When Miami coach Randy Shannon talks about the program’s throwback defensive lines -- comprised of former players like defensive tackles Russell Maryland, Cortez Kennedy, Jerome Brown and Warren Sapp -- he points out one common trait: None of them were freshmen when they were at their best.
“People don’t realize it took Russell Maryland three years to be Russell Maryland,” Shannon said. “Cortez didn’t play ‘til his senior year. Jerome Brown played a little bit as a freshman. The third year he blossomed. It always takes a defensive lineman until his third or his fourth year really to come out. Sapp was the same way. Whenever you get somebody in his third or fourth year, they should be ready to take that next step.”
Consider Miami’s defensive line ready.
This year’s projected starting lineup includes two seniors -- Allen Bailey and Josh Holmes -- and two juniors -- Andrew Smith and Micanor Regis -- but there’s so much depth that the competition continues and nothing is set in stone. Even with the dismissal of Steven Wesley, Miami still has 14 defensive linemen to choose from. If all of them play to their potential, it could be reminiscent of some of the program’s best defensive lines of the past.
“I really wouldn’t want to be on another team that plays against us,” Miami quarterback Jacory Harris said. “Our defensive line is pretty good this year and I’m sure they’re going to open a lot of guys’ eyes.”
“They’re all fast guys, and they also have size on them,” Harris said. “That’s what makes it worse.”
Expectations are highest for Bailey, who at 6-foot-4, 288 pounds led all Miami defensive linemen last year with 34 tackles. He led the team with seven sacks and 11 tackles for loss and should be one of the best players in the conference this fall. Still, he’ll draw a lot of attention from opponents, forcing those around him to raise their level of play.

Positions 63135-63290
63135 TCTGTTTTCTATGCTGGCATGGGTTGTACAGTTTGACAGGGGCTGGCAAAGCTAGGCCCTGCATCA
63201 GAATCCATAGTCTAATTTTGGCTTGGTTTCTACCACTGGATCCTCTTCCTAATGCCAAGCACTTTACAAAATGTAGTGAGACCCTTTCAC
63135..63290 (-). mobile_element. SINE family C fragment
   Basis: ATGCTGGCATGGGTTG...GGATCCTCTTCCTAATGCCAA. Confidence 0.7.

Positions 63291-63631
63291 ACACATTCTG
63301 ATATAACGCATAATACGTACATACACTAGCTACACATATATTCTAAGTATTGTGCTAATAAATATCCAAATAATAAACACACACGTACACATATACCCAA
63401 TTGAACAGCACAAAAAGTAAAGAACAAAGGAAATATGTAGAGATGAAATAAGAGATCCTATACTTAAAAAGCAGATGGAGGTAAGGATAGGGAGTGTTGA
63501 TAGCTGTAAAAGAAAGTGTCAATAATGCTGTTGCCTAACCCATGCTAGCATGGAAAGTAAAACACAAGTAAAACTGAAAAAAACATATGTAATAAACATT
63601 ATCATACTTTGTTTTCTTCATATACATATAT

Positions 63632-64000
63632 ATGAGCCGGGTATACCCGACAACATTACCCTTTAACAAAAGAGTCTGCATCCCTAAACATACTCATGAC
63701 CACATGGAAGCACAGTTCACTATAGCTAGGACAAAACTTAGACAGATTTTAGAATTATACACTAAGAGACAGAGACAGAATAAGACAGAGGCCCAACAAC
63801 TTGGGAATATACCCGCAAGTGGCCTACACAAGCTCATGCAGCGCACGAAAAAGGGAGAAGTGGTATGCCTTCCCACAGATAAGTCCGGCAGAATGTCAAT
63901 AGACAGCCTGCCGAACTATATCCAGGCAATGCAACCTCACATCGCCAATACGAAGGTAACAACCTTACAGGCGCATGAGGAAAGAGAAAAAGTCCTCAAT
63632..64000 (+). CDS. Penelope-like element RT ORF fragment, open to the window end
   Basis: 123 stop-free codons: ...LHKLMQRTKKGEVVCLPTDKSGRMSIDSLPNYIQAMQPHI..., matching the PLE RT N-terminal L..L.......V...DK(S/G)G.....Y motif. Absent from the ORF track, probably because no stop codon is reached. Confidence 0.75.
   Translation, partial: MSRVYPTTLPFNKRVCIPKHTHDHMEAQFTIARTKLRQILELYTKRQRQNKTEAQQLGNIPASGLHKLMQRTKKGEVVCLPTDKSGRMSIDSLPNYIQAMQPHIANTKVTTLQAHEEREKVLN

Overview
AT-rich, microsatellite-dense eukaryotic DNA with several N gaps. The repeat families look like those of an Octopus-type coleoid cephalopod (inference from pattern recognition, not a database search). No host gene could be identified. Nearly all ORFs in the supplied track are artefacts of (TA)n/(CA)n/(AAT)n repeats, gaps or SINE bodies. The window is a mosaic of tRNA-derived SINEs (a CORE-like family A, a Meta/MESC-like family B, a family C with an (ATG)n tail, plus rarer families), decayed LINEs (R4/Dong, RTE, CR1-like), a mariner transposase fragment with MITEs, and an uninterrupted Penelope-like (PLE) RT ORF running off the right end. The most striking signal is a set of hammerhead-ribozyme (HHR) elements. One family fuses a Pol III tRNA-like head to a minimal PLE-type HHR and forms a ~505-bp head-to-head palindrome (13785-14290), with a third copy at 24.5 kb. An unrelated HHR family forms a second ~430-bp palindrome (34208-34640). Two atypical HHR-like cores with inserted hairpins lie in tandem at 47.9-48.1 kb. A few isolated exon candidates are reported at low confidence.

Bailey said that won’t be a problem.
“We have the talent, we have the athleticism, we have the numbers,” Bailey said. “It’s a real good D-line this year. We could be real good. It’s not only me. We have 16 or 17 d-linemen. There’s like four at each position. It’s improved a lot. It raises the competition for playing time. You’ve got to compete every day, every practice.”
Bailey is roommates with defensive backs DeMarcus Van Dyke and JoJo Nicolas, and lineman Adewale Ojomo. To them, he’s known as the “house chef.”
“He knows how to cook everything -- shrimp pasta, chicken pasta, everything,” Van Dyke said. “Man, he can cook.”
He can also hit.
“I tell him I feed off him,” Van Dyke said. “If he gets three sacks, I get three interceptions. If I get three picks, he’ll get three sacks. That’s how it goes. It’s me and Allen’s last year, so we’re trying to go out with a bang and make it special.”
Miami linebacker Sean Spence said Bailey is “worth every penny” of the preseason hype, but Bailey isn’t the only one capable of making plays.
“We’ve got a lot of depth down there,” Spence said. “You could interchange them easily. All of them could play. I’m expecting good things from those guys this year.”
So is Shannon.
“Over the years these guys should be ready to take that step now,” he said. “ … Those guys are mature now. It should be the time for them to take the next step.”